If small shifts in Milwaukee and Detroit were to occur, Trump could potentially win a combined 25 electoral votes from Wisconsin and Michigan. This, along with the three Rust Belt states in his column, would give him a winning total of 279 electoral votes – even if the rest of the map remained unchanged from 2020. However, it’s important to note that demographic voting patterns are unlikely to remain the same across the country, as other states like Georgia have significant Black and Latino populations. In addition, the Latino vote could prove to be crucial in states like Arizona and Nevada.

Arizona hangs in the balance with a slim margin to make up. Only about 11,500 voters clinched the state for Biden, and with 61% of Latino voters supporting him, any loss could have significant implications. The Hispanic community constituted 19% of the state’s 2020 electorate and is expected to grow in the coming year. Recent voting trends have shown Latino voters shifting towards Republicans, as seen in the Rio Grande Valley of Texas and Florida. Therefore, it’s not impossible for Trump to make inroads and narrow the margins in Arizona.

Based on the actual voter turnout and 2020 exit polling, Biden secured a lead of approximately 152,000 votes over Trump from Latino voters. However, if the Hispanic vote narrows down to 60-40%, Trump could emerge victorious in the state, despite losing it by a considerable margin three years ago.

Back in 2016, Hillary Clinton made the mistake of assuming that her lead was so significant that she didn’t need to worry about protecting the traditionally Democratic-voting “Blue Wall” states. However, as demographics and priorities shifted, Clinton was caught off guard by a perfect storm of events that ultimately led to Trump’s victory. Joe Biden now faces a similar issue. He may believe that no matter what Trump says or does, Black voters will remain loyal to the Democratic party. Unfortunately, this assumption may be both true and inconsequential. Trump only needs to sway a small percentage of minority voters to secure another victory.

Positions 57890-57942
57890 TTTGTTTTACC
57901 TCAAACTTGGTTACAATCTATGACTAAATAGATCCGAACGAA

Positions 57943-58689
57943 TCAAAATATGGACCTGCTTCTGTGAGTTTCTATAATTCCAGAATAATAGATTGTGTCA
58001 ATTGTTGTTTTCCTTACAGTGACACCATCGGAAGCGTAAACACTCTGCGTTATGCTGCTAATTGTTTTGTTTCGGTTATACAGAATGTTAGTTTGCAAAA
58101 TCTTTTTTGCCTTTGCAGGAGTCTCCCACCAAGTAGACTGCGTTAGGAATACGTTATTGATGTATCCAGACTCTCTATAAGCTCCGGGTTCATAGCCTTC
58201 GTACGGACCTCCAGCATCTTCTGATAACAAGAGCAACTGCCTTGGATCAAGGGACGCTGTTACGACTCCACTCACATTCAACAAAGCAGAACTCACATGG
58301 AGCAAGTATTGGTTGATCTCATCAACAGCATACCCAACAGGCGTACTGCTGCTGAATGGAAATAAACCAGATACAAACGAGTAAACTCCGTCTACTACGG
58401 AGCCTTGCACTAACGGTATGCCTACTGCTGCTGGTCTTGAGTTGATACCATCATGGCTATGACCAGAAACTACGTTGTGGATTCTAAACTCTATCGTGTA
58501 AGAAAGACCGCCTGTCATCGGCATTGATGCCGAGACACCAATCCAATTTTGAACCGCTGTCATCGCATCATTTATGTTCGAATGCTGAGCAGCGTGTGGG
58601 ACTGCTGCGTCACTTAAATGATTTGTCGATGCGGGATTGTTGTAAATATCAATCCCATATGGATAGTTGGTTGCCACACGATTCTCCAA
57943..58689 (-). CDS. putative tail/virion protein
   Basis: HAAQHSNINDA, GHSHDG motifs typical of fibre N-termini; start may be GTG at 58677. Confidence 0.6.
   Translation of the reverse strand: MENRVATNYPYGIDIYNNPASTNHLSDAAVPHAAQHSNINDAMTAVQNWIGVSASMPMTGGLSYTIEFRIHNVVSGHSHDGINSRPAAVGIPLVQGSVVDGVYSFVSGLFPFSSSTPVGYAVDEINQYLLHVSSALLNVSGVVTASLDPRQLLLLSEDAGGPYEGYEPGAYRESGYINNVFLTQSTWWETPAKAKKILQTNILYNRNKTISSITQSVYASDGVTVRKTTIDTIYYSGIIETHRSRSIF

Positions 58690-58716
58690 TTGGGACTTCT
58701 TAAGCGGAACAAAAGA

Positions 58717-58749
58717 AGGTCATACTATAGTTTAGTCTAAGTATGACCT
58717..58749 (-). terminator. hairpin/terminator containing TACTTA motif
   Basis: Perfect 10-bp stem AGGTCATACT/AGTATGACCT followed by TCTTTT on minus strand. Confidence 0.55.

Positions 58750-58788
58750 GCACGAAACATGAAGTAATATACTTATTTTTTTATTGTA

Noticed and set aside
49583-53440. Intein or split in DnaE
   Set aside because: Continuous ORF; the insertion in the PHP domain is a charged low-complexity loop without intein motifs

Love him or hate him, Trump was steadfast in his stance on border security. This may be why President Biden is now resuming the construction of the border wall and requesting additional funding for border security. However, it is doubtful that the current administration will be able to effectively resolve the ongoing border crisis. Even if they were to make a genuine effort after years of missteps, it would be comparable to closing the barn door after the horses have already bolted. Swing state voters, who hold significant sway in elections, may remember one key thing about Trump: he was focused on preventing the door from being left open in the first place.

Kristin Tate, a Texas-based writer, specializes in covering topics like government spending, federal regulation, and digital currencies. As an on-air contributor for Sky News and various U.S.-based cable networks, she offers insightful political commentary. Tate is also the author of “The Liberal Invasion of Red State America.”